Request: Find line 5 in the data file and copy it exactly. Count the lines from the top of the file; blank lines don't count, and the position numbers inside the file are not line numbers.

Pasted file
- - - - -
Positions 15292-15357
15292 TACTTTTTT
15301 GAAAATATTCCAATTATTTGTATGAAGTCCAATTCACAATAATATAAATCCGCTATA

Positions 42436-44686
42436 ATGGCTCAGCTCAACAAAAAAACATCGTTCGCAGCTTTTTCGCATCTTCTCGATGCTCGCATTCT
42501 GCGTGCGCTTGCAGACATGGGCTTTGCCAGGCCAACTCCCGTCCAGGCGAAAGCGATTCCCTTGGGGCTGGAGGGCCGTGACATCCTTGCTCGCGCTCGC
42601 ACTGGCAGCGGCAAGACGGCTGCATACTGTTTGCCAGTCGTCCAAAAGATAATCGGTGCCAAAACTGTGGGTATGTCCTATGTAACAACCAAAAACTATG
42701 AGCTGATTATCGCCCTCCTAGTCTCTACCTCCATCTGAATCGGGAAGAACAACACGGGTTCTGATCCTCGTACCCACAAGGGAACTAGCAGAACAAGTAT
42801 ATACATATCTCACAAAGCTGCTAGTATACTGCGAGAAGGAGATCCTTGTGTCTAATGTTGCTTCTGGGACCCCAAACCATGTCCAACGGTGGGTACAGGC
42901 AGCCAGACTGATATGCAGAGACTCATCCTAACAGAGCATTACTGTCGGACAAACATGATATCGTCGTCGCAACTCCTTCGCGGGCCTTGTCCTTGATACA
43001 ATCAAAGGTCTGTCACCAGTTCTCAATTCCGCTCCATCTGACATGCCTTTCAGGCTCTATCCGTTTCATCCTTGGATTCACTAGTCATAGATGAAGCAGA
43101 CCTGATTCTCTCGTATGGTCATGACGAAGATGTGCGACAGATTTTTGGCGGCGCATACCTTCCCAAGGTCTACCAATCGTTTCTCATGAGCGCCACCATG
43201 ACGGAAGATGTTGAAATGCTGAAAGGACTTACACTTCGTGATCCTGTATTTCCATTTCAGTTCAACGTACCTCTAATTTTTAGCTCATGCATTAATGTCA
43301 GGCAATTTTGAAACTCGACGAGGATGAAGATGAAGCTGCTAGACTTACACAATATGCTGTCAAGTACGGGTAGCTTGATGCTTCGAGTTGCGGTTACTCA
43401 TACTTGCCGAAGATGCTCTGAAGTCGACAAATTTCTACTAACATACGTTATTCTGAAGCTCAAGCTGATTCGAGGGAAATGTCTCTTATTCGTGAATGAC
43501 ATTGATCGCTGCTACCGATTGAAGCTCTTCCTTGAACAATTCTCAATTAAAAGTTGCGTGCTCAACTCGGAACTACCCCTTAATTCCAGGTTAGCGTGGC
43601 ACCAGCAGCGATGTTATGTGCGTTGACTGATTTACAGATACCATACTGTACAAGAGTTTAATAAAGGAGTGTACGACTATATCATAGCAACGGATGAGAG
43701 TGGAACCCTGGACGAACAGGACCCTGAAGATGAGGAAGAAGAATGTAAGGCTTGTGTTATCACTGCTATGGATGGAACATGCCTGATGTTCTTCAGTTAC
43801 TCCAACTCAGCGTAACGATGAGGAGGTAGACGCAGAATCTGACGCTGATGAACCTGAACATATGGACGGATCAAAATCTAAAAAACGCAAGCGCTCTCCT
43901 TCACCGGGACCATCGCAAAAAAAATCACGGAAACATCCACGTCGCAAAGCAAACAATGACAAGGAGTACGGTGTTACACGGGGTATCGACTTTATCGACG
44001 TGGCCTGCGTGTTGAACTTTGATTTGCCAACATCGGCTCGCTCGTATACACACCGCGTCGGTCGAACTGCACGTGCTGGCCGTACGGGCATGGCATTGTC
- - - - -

42436 ATGGCTCAGCTCAACAAAAAAACATCGTTCGCAGCTTTTTCGCATCTTCTCGATGCTCGCATTCT